Track Tales

by Ed Meyer

posted on September 13, 2010 in General Discussion | No Comments >>

After spending most of my adult life working in racing, I have found it to be a special world within the world. The track is a special throwback to the old days; the way things used to be.

Do you remember your first trip out? Was it with an uncle, or your dad? How about grandpa? The place was packed, and filled with smoke from all types….. You had to wait in lines everywhere, and energy seemed to ooze from the walls. This was the track: the pageantry, the beauty, and the exciting finish… All too good to be true if it was a $4,000 claimer, or the Derby…

Have you ever wondered where the horses go when you are cashing your tickets and getting your beer?

They are in the hands of some of the best people in the world. Most will not be royalty, but kings and queens all the same. The race game is 7-days-a-week, and there are few vacations, unless you are the upper crust lucky. The horses go back to be cooled out… This is a walking process that takes around an hour…. Just like any high class athlete, they have to cooled down, or there could be problems. There are many muscles in a 1,300 lb runner, and they must be treated gently.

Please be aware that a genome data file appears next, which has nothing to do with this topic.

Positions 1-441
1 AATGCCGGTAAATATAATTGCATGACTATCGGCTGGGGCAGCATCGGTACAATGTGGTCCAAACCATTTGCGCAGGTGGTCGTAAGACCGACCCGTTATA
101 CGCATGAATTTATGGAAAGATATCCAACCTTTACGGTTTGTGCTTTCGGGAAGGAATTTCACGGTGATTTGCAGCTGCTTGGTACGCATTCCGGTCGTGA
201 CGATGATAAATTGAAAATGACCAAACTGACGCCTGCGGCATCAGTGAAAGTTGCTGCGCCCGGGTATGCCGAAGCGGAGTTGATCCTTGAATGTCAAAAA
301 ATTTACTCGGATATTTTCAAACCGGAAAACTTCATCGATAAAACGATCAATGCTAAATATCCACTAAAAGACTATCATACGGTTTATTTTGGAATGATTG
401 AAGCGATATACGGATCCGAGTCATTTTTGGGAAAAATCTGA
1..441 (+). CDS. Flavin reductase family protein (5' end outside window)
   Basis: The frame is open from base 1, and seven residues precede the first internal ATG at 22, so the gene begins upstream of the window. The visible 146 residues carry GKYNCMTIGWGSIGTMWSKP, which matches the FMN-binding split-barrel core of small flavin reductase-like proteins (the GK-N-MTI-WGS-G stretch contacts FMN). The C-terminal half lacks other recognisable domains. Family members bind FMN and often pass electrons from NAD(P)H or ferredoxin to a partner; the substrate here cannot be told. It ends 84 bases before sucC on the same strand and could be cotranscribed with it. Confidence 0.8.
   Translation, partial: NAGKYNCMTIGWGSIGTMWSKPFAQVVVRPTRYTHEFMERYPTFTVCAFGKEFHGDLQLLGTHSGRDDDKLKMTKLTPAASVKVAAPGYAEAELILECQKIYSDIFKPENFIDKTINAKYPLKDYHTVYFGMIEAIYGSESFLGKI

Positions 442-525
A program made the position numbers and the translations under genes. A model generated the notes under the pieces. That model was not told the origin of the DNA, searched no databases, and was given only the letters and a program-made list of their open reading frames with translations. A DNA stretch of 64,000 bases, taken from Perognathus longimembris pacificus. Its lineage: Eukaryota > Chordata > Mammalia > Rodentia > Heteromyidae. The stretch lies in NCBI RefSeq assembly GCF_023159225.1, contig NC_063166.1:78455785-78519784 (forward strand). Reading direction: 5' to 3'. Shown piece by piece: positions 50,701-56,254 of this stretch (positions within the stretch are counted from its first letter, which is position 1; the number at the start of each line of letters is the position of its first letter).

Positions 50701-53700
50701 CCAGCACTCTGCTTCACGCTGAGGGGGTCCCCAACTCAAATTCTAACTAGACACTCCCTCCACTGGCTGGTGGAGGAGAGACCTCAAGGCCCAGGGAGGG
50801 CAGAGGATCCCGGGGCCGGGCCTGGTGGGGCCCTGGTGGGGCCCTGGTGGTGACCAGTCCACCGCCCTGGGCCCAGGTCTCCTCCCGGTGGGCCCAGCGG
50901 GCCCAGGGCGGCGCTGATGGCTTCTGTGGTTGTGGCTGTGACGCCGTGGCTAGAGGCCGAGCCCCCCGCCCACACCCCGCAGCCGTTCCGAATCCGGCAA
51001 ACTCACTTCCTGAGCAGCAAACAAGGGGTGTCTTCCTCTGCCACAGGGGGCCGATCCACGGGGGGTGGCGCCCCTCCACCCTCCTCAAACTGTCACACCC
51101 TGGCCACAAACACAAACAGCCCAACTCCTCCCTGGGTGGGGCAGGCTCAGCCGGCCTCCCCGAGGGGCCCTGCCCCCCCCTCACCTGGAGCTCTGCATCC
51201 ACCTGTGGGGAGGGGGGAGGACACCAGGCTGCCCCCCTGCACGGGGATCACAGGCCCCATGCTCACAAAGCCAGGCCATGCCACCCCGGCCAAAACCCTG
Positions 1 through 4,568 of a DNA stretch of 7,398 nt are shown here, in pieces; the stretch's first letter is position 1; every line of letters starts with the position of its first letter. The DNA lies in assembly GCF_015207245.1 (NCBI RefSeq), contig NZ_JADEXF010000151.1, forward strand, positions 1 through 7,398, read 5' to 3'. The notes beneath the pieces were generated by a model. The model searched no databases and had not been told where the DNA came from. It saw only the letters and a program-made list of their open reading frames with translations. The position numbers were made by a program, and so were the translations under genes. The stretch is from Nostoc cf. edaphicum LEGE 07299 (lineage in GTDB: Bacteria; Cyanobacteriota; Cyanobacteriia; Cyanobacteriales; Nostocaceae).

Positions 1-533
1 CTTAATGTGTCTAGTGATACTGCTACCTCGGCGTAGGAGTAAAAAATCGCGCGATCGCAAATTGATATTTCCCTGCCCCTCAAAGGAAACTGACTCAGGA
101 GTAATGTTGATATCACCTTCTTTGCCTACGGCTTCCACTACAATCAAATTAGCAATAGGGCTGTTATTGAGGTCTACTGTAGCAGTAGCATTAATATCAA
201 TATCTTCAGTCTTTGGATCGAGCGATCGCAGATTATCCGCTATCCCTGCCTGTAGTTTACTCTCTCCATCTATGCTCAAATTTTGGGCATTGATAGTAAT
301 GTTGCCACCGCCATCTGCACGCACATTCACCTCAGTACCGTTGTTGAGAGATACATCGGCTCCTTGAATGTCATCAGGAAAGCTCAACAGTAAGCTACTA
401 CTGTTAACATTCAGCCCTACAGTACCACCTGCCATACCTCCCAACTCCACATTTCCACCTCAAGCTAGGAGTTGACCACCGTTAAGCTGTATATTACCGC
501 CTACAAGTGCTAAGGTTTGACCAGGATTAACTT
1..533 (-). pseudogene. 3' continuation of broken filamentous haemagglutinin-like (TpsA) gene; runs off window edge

As big as they come, they are so fragile. They get a bath, and are walked around again… Once the cool-out time is through, then they get a large helping of sweet feed of oats, grains, and a maple syrup type binder for flavor. Some of the big trainers even add in a can of beer. Mix it up, and pour a little warm water, an instant goodness. The cheap horses eat the same as the good, but they require much more attention.

Now, this is if all goes well. If they get nicked up, or have some run-down areas (like giant open blisters), they have to be tended because they can’t go to the doctor, and a vet can get expensive if you miss a little problem.

This is also compounded by the fact that they don’t have multiple horses running. Then, they must hire a person or two to take care of this action. By the time you are going home for the day, they have about two or three more hours and then they can call it Miller Time! This is about square for the day. They get up at 5 a.m., and they go until the races are over and they feed for the final time. This does take into consideration looking at other horses, taking care of their stock, and maybe just a little life….

Five o’ clock comes early… It really comes at the same time every day, but a handful of folks start their day with coffee in hand and the smell of liniment wafts through the air. The day holds promise and truth. As people have opinions, the horses have answers, as the great D. Wayne Lukas would say. So, think about the sport when you watch those runners walk back to the barn just after the fifth race. There is more than meets the eye, and for our entertainment, there are many who love the game. They treat their runners better than they do themselves, and it is all for our enjoyment.